14. Of or pertaining to silver (which was symbolically associated with the Moon by alchemists).

  15. (quote-journal); and sold by Thomas Becket,(nb...)|month=April|year=1805|year_published=1794|volume=XLVI|page=379|pageurl=https://archive.org/details/monthlyreview56grifgoog/page/n392/mode/1up|oclc=901376714|passage=''On the Poison of Serpents.'' By W. Boag, Esq. ... Supposing the fatal effect a snakebite to be produced by the sudden subtraction of oxygen from the blood, this gentleman recommends, by way of antidote, the employment of those substances which contain oxygen in its greatest abundance, and part with it with the greatest facility; and, as lunar caustic &91;nitrate&93; possesses these properties in a singular degree, he concludes that no medicine is better calculated to resist the effects of the poison of serpents.

  16. Of or pertaining to travel through space between the Earth and the Moon, or exploration and scientific investigation of the Moon.

  17. (quote-journal)|year=1963|volume=21|issue=2|page=20|pageurl=https://books.google.com/books?id=u8giAQAAMAAJ&pg=RA9-PA20|issn=0037-6639|oclc=942690637|passage=Several initial experimental firings of the various stages of Saturn V into earth orbit will precede the planned lunar flight. The astronauts will practice rendezvous techniques in the earth's orbit. ... Before they reach the moon the astronauts will have another difficult maneuver to perform—turning their command module around so that its nose is attached to the top of the lunar excursion module. Two of the crew members will transfer from the command module to the lunar excursion module.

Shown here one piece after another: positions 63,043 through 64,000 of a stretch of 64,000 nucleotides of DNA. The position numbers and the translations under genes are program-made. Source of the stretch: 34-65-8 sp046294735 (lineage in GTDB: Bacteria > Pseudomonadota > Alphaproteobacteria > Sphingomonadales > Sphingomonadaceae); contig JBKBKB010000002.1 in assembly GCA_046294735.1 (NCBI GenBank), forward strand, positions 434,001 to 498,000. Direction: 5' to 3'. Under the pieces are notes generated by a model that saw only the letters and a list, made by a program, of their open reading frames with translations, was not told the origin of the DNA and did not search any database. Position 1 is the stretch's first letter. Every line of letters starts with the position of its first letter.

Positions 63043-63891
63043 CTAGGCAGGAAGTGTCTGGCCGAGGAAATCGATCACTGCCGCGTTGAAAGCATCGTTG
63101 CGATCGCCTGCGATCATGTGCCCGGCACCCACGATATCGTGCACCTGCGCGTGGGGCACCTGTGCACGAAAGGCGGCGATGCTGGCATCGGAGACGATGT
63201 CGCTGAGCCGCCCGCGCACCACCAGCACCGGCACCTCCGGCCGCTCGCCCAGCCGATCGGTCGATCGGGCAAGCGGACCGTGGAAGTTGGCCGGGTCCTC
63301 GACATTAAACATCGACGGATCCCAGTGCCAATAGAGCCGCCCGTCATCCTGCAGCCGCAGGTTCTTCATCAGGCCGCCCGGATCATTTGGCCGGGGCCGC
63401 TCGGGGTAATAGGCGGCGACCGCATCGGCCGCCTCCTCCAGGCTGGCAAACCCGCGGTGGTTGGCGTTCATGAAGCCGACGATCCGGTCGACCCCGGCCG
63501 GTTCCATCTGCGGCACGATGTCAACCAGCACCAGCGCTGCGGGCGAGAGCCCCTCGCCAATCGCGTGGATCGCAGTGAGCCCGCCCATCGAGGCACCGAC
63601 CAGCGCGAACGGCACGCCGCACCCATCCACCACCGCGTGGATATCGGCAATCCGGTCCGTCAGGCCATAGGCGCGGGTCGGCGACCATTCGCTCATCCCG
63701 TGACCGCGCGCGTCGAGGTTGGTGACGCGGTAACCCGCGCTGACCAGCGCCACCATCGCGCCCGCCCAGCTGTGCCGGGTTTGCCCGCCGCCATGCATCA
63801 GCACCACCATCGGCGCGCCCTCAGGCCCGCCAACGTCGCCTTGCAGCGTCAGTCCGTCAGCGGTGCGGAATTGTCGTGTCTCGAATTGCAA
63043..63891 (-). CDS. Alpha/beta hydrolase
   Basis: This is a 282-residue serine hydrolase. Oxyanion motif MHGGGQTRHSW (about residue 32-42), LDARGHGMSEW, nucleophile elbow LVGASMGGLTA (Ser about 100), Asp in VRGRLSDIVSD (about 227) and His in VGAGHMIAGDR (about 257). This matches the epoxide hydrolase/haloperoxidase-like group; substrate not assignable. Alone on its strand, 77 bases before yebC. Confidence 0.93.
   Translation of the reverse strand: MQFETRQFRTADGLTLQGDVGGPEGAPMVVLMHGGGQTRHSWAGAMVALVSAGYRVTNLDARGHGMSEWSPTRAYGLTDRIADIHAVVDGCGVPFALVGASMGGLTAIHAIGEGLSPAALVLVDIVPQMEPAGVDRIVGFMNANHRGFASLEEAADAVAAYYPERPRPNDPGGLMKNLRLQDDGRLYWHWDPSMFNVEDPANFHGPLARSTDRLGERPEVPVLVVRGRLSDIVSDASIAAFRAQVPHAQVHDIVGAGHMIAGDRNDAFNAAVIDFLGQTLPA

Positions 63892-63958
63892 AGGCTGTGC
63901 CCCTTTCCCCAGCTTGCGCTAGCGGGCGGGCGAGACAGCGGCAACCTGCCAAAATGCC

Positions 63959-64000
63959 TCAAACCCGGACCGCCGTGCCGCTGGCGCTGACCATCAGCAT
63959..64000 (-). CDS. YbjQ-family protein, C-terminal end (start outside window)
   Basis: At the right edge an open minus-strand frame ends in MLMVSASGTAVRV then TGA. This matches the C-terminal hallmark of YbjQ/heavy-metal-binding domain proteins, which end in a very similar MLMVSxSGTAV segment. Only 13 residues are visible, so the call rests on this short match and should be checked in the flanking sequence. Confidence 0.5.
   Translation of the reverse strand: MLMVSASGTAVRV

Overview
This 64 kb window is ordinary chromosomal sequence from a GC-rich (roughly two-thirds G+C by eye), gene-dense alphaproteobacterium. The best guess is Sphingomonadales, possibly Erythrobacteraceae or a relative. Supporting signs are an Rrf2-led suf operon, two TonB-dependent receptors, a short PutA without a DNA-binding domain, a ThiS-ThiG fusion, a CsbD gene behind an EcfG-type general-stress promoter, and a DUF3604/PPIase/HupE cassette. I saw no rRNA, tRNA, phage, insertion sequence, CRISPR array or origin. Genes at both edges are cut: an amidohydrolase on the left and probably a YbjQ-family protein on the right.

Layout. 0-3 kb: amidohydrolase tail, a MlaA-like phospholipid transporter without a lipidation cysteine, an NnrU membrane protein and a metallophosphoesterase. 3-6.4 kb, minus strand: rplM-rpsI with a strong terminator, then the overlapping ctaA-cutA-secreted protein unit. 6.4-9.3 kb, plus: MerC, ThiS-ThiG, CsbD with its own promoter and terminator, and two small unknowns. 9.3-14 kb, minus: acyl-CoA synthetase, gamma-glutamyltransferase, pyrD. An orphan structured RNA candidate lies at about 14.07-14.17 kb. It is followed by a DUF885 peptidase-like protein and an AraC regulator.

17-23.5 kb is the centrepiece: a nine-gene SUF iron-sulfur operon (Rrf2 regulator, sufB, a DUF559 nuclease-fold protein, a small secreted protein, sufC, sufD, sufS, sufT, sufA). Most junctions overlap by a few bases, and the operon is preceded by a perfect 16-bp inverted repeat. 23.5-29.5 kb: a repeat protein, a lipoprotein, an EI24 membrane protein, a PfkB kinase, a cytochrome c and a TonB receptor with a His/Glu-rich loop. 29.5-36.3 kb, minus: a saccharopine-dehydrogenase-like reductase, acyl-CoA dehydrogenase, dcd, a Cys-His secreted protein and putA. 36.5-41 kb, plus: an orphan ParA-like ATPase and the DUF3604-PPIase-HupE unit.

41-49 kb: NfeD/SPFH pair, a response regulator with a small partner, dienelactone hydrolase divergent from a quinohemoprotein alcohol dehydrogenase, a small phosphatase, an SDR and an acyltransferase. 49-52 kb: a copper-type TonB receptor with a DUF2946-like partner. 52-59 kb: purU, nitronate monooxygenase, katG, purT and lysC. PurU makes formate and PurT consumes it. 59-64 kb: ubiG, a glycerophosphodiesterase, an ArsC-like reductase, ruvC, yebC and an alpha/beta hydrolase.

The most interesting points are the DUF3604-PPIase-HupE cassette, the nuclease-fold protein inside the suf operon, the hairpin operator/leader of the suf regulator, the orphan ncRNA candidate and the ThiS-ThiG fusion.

18. The middle bone of the proximal series of the carpus in the wrist, which is shaped like a half-moon.

  19. (synonyms)

  20. (quote-book)|edition=7th|location=London|publisher=Printed for Longman, Orme, & Co.;(nb...)|year=1838|page=451|pageurl=https://books.google.com/books?id=Kxo4AQAAMAAJ&pg=PP477|column=1|oclc=865546489|passage=The carpal bones are usually described as being capable of being luxated from the lower end of the radius forwards or backwards, inwards or outwards. The case backwards, which has been stated to be the most frequent, is facilitated by the direction of the convex articular surfaces of the scaphoid, lunar, and cuneiform bones, which slope more backwards than forwards.|brackets=on

  21. (quote-book)|year=1888|page=16|pageurl=https://archive.org/details/b28087859/page/16/mode/1up|column=1|oclc=820748583|passage=There are two larger bones of the wrist called the scaphoid and lunar; these form a large ball, and this is received into the lower end of the radius.

  22. An observation of a (l), especially for establishing the longitude of a ship at sea.

  23. (quote-journal); and J. D. Potter,(nb...)|month=October|year=1859|volume=XXVIII|issue=10|page=511|pageurl=https://books.google.com/books?id=SvksF0lHDNoC&pg=PA511|oclc=845531299|passage=Young beginners cannot be too often cautioned that a single lunar is of little or no value until the observer knows the usual difference between his lunars taken on opposite sides of the moon; and these should be taken with the same instrument, using the same screens and telescope, for he must remember that they may be expected to differ. My star lunars differ from three to four minutes, or say fifty miles of longitude; my sun lunars from one to two minutes, or say twenty minutes of longitude.

  24. (l)

  25. mole

  26. lunar

  27. mole, birthmark

  28. (syn)

  29. mole, birthmark, mark

  30. dot